The most recent press releases about innovation >>>

Die letzten 5 Focus-News des innovations-reports im Überblick:

Im Focus: Novel silicon etching technique crafts 3-D gradient refractive index micro-optics

A multi-institutional research collaboration has created a novel approach for fabricating three-dimensional micro-optics through the shape-defined formation of porous silicon (PSi), with broad impacts in integrated optoelectronics, imaging, and photovoltaics.

Working with colleagues at Stanford and The Dow Chemical Company, researchers at the University of Illinois at Urbana-Champaign fabricated 3-D birefringent...

Im Focus: Quantum Particles Form Droplets

In experiments with magnetic atoms conducted at extremely low temperatures, scientists have demonstrated a unique phase of matter: The atoms form a new type of quantum liquid or quantum droplet state. These so called quantum droplets may preserve their form in absence of external confinement because of quantum effects. The joint team of experimental physicists from Innsbruck and theoretical physicists from Hannover report on their findings in the journal Physical Review X.

“Our Quantum droplets are in the gas phase but they still drop like a rock,” explains experimental physicist Francesca Ferlaino when talking about the...

Im Focus: MADMAX: Max Planck Institute for Physics takes up axion research

The Max Planck Institute for Physics (MPP) is opening up a new research field. A workshop from November 21 - 22, 2016 will mark the start of activities for an innovative axion experiment. Axions are still only purely hypothetical particles. Their detection could solve two fundamental problems in particle physics: What dark matter consists of and why it has not yet been possible to directly observe a CP violation for the strong interaction.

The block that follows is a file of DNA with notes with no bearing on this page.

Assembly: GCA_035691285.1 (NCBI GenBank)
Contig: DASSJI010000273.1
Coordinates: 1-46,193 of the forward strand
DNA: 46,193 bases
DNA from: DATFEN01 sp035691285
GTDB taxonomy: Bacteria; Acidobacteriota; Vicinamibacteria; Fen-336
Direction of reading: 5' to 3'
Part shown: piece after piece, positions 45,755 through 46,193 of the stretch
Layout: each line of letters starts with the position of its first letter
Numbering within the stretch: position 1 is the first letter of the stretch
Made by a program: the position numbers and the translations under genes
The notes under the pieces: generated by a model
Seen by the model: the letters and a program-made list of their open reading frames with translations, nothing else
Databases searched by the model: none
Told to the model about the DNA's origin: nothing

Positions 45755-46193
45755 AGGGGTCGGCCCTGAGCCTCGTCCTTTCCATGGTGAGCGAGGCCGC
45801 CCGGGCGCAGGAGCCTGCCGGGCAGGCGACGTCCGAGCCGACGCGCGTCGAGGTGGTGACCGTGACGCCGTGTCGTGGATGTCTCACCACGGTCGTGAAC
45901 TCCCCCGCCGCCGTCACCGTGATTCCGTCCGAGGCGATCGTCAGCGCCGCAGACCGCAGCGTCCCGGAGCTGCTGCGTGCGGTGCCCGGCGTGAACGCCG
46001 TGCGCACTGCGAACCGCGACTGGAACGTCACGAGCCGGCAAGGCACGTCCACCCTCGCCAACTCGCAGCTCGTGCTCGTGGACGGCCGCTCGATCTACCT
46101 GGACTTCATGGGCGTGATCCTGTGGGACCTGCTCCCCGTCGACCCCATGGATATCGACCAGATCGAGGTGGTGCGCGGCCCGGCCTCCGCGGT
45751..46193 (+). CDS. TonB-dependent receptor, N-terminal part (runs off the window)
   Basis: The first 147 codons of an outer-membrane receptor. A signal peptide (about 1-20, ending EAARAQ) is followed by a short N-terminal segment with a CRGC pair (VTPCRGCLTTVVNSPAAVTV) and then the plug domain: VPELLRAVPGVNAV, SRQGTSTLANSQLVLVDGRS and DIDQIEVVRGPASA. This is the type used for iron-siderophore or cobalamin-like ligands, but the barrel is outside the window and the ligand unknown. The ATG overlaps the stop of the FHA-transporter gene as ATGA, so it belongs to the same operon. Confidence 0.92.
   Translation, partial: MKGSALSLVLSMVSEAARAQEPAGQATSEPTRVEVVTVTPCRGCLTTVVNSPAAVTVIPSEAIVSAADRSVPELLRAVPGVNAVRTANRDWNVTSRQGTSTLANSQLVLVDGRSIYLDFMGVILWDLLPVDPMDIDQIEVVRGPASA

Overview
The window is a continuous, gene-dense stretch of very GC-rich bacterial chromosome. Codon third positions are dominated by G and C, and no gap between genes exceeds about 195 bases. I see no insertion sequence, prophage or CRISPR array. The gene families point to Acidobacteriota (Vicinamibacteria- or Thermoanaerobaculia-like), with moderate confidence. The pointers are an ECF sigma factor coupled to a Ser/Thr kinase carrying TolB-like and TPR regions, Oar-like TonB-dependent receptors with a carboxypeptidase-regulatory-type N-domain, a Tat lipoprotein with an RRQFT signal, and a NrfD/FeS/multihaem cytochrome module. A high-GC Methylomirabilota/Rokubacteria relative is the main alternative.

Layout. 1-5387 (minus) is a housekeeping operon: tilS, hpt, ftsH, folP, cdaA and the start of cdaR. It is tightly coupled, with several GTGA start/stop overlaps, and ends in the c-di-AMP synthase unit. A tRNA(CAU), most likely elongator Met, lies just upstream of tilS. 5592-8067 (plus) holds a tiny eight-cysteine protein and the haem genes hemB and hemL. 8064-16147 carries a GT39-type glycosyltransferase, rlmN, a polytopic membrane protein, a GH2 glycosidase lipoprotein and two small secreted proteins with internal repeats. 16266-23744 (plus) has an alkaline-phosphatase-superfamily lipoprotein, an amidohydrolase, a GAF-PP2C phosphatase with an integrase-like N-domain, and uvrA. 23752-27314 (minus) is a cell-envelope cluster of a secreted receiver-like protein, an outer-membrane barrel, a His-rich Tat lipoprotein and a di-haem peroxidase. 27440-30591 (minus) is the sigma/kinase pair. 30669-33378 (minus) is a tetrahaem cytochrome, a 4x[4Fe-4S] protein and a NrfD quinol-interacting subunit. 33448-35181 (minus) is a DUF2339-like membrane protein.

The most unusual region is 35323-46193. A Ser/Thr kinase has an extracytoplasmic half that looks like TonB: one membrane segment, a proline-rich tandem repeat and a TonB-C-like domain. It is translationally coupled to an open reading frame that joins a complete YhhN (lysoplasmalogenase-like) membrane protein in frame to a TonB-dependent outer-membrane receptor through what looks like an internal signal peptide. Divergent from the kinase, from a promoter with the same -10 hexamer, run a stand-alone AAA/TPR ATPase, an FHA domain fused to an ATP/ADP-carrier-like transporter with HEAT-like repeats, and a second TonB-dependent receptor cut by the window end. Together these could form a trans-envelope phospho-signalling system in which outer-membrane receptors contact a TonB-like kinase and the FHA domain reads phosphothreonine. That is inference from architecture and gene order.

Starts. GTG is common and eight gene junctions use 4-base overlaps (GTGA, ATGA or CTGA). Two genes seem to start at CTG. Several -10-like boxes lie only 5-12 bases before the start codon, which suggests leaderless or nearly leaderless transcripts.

The “MADMAX” project is the MPP’s commitment to axion research. Axions are so far only a theoretical prediction and are difficult to detect: on the one hand,...

Im Focus: Molecules change shape when wet

Broadband rotational spectroscopy unravels structural reshaping of isolated molecules in the gas phase to accommodate water

In two recent publications in the Journal of Chemical Physics and in the Journal of Physical Chemistry Letters, researchers around Melanie Schnell from the Max...

Im Focus: Fraunhofer ISE Develops Highly Compact, High Frequency DC/DC Converter for Aviation

The efficiency of power electronic systems is not solely dependent on electrical efficiency but also on weight, for example, in mobile systems. When the weight of relevant components and devices in airplanes, for instance, is reduced, fuel savings can be achieved and correspondingly greenhouse gas emissions decreased. New materials and components based on gallium nitride (GaN) can help to reduce weight and increase the efficiency. With these new materials, power electronic switches can be operated at higher switching frequency, resulting in higher power density and lower material costs.

Researchers at the Fraunhofer Institute for Solar Energy Systems ISE together with partners have investigated how these materials can be used to make power...

All Focus news of the innovation-report >>>

Anzeige

Anzeige

Event News

ICTM Conference 2017: Production technology for turbomachine manufacturing of the future

16.11.2016 | Event News

Innovation Day Laser Technology – Laser Additive Manufacturing

01.11.2016 | Event News

#IC2S2: When Social Science meets Computer Science - GESIS will host the IC2S2 conference 2017

14.10.2016 | Event News

 
Latest News

UTSA study describes new minimally invasive device to treat cancer and other illnesses

02.12.2016 | Medical Engineering

Plasma-zapping process could yield trans fat-free soybean oil product

02.12.2016 | Agricultural and Forestry Science

What do Netflix, Google and planetary systems have in common?

02.12.2016 | Physics and Astronomy

VideoLinks
B2B-VideoLinks
More VideoLinks >>>